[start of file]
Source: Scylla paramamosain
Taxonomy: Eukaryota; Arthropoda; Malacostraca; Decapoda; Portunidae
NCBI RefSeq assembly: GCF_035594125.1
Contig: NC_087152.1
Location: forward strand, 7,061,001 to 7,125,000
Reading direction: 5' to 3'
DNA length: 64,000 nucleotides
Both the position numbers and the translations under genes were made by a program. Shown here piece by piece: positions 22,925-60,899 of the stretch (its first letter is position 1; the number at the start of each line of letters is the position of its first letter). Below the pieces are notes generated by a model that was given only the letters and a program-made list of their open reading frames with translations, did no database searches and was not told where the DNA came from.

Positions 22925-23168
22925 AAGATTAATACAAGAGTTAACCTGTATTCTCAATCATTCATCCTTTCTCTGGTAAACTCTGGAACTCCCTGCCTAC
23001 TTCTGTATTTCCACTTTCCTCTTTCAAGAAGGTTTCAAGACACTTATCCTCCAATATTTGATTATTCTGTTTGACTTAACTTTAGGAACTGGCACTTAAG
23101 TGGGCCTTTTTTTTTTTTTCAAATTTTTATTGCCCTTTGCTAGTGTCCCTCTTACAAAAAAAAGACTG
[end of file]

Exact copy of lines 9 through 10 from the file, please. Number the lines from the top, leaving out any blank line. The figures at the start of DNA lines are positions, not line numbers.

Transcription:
Positions 22925-23168
22925 AAGATTAATACAAGAGTTAACCTGTATTCTCAATCATTCATCCTTTCTCTGGTAAACTCTGGAACTCCCTGCCTAC